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Press Centre (8/2016)

Cash Assistance To Let Talent Speak Up

Ammar (L) and his older brother Mahmoud - who also suffers from visual impairment - receive regular treatment by the Centre's staff. All photo credits: © UNICEF Turkey/2016/Barkan
ANKARA, 25 July 2016 – UNICEF’s Child Protection Support Centre in Ankara’s Altındağ neighbourhood is often the scene of drum beats and melodies with a merry pace.

Ammar, a precocious boy with an ear for music – and who has been visually impaired since birth – regales his peers, as well as the Centre staff, during weekly music classes. The 14-year-old’s prowess with percussion fills the facility with joy. The centre is operated by the Association for Solidarity with Asylum Seekers and Migrants (ASAM) and supported by donors like the Directorate-General for European Civil Protection and Humanitarian Aid Operations (ECHO), “I love playing the hand drum,” Ammar tells us, “I would really love to learn to play it better.”
Ammar’s neighbourhood in Aleppo was one of the first civilian areas destroyed during the conflict in Syria. His family – his mother, father and 3 siblings – narrowly escaped to a relative’s village in northern Syria, where they remained for three years. When that house too was destroyed, Ammar and his family were forced to leave. They crossed into the border province of Kilis in a bus operated by smugglers, before moving to Ankara – where they live crowded together in a 2-room apartment, struggling to make ends meet. Mahmoud, Ammar’s 50 year old father, used to own a grocery store back in Syria but couldn’t find work for almost 3 years. He now works 16-hour days as a mechanic, earning around 1,000 TL (approximately USD $330) per month.
Ammar’s family was identified by ECHO-supported ASAM outreach teams last year, and are now familiar faces at the Altındağ CPSC. Outreach teams have played a crucial role to improve the well-being of families and children who are in need of the psychosocial, medical, and legal services provided by the CPSC. By knocking on doors, working with local service providers and conducting house visits, they have brought vital help to reclusive and isolated refugee families. “Thank God for those people who found us and brought us here,” exclaims Sumaia, Ammar’s mother. “This centre has changed our lives. It’s a great place for my children to spend time and play. They are protected here and it is much safer than being outside on the streets.”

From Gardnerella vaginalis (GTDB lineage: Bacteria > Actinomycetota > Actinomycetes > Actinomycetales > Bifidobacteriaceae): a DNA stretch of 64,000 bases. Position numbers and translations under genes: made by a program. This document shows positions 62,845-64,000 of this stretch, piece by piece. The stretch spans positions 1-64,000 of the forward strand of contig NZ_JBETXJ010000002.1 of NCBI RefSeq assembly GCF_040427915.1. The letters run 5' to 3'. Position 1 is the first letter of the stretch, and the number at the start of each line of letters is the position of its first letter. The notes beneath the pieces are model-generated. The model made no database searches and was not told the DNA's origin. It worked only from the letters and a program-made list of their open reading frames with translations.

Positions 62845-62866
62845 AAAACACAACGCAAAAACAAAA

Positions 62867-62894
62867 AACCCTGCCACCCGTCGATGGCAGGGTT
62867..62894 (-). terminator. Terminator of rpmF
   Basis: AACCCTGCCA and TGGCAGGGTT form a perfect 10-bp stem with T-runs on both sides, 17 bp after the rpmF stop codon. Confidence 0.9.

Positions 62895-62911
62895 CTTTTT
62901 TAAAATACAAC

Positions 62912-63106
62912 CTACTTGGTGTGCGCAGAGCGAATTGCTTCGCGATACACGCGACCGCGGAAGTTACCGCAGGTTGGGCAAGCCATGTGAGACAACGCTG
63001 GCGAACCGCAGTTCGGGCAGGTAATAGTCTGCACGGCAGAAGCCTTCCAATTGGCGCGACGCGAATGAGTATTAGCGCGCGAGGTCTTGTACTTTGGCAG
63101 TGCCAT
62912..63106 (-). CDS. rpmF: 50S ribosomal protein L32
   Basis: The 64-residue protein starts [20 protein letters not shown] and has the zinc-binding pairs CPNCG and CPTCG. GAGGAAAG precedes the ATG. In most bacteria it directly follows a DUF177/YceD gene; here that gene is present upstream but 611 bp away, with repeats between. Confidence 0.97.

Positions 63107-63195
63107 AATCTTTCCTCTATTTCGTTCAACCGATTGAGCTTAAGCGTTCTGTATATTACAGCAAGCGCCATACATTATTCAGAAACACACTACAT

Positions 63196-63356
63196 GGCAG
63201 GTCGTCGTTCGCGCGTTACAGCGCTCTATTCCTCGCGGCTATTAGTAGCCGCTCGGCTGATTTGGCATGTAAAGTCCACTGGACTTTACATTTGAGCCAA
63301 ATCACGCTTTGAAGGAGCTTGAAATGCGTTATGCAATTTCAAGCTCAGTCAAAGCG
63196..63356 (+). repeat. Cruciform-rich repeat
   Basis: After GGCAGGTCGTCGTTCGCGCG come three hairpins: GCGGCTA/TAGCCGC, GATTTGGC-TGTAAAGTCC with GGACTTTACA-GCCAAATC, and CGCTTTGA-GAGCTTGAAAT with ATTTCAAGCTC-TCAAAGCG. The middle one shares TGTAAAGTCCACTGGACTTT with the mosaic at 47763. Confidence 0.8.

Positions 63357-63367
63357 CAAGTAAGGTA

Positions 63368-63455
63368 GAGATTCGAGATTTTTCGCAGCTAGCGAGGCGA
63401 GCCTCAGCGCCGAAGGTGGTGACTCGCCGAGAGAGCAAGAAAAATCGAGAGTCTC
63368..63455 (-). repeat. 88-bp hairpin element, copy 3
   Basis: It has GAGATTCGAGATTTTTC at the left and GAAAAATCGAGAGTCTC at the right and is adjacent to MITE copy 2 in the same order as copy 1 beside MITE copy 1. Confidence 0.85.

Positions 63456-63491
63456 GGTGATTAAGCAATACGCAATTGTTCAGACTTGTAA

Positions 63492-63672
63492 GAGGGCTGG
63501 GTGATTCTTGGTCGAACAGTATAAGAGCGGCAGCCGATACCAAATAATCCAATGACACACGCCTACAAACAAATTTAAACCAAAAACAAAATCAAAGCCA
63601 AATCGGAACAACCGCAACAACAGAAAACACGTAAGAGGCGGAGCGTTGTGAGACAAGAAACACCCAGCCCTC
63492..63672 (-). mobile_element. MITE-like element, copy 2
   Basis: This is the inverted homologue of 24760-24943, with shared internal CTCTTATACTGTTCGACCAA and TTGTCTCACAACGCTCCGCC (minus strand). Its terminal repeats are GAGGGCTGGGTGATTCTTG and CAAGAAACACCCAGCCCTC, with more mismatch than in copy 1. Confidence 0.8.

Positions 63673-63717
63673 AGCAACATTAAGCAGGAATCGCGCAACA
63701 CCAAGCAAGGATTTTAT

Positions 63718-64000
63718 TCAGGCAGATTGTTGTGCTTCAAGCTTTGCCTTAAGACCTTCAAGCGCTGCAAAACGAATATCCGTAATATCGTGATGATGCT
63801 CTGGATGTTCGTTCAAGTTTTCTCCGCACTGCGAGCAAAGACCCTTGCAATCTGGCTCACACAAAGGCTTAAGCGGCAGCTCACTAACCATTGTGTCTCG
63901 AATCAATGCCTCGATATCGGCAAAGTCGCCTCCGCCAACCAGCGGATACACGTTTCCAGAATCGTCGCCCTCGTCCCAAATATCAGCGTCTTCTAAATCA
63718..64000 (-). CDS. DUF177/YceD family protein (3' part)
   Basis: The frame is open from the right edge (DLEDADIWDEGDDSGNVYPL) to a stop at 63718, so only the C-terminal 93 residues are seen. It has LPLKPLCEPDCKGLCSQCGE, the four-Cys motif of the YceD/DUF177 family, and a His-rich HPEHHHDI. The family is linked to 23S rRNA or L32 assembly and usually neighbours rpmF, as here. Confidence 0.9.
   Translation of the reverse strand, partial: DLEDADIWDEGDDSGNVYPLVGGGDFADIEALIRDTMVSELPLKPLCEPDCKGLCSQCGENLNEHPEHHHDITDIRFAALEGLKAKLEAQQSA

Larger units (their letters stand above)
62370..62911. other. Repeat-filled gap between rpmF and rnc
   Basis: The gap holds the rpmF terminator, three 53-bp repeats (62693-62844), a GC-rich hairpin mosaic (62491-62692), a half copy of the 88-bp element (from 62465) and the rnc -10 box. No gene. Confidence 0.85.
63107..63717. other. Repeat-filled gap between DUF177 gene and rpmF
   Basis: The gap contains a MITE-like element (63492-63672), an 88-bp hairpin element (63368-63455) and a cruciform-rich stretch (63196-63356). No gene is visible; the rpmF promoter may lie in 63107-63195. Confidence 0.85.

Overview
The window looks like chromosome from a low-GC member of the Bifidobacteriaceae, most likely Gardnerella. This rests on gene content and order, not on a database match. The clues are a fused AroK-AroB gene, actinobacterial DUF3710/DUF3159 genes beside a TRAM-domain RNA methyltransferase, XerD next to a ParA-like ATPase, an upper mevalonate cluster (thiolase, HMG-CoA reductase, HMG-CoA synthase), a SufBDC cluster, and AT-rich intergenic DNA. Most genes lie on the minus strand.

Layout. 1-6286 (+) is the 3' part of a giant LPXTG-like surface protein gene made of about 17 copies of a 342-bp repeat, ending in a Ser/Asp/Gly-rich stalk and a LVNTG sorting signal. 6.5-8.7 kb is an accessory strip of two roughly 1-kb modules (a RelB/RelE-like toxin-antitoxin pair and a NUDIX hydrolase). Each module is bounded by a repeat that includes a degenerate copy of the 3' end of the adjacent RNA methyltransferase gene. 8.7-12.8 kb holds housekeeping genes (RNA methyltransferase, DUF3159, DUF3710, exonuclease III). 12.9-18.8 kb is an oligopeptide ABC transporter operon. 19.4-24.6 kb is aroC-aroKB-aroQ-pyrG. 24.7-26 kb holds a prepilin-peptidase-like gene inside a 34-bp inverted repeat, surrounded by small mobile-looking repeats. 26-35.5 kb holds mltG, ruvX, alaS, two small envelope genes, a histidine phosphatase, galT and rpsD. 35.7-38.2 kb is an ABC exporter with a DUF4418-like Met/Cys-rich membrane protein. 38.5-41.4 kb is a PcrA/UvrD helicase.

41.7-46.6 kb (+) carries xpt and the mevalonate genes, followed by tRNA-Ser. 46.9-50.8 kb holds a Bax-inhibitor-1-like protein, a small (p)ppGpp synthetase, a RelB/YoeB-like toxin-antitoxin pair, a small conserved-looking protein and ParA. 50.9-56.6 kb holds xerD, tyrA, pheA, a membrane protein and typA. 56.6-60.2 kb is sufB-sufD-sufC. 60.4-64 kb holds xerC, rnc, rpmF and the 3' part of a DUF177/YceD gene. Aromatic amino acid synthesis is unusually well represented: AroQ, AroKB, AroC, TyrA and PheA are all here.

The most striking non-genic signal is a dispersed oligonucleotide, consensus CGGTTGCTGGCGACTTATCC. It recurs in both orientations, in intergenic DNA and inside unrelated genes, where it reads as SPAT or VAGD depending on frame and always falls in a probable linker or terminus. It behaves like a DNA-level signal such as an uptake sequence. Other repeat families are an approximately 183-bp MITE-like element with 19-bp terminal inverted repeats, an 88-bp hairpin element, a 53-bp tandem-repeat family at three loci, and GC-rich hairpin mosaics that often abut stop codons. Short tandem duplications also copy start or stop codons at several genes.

With funding from ECHO, Ammar’s family also received three emergency cash assistance vouchers of 100 USD, 300 USD in total, which helped them to cover their basic needs. “The vouchers came at just the right time,” explains Sumaia “we were running so low on food. But with this extra money we were able to properly fill our fridge again.” Just like Sumaia, some 3,170 families in Izmir, Ankara, Adana, Istanbul and Kayseri have received financial assistance and hygiene kits with the generous support from ECHO. UNICEF and ASAM distributed 7,500 ECHO e-voucher cards in the spring of 2016, each valued at approximately $100, to allow vulnerable families to buy essential items – such as food and clothing – from pre-approved shops. Families were thus able to spend their meagre incomes on other critical expenses, like rent and school costs.

In addition to benefiting from recreational activities and psychosocial support, Ammar and his older brother, Mahmoud – who also suffers from significant visual impairment – receive regular treatment and close follow-up by Centre staff. Though the staff say he requires an eye transplant to see fully again, Ammar nevertheless has great aspirations for the future. “If my treatment goes well and my eyes heal,” he tells us, “I want to become a pilot. I want to travel around the world. I want to see it with my own eyes.” 


UNICEF Turkey Country Office, Yukarı Dikmen Mah. Alexsander Dubçek Cd. 7/106, 06450 Çankaya/Ankara. Telephone: +90 312 454 1000 Fax: +90 312 496 1461 E-mail: ankara@unicef.org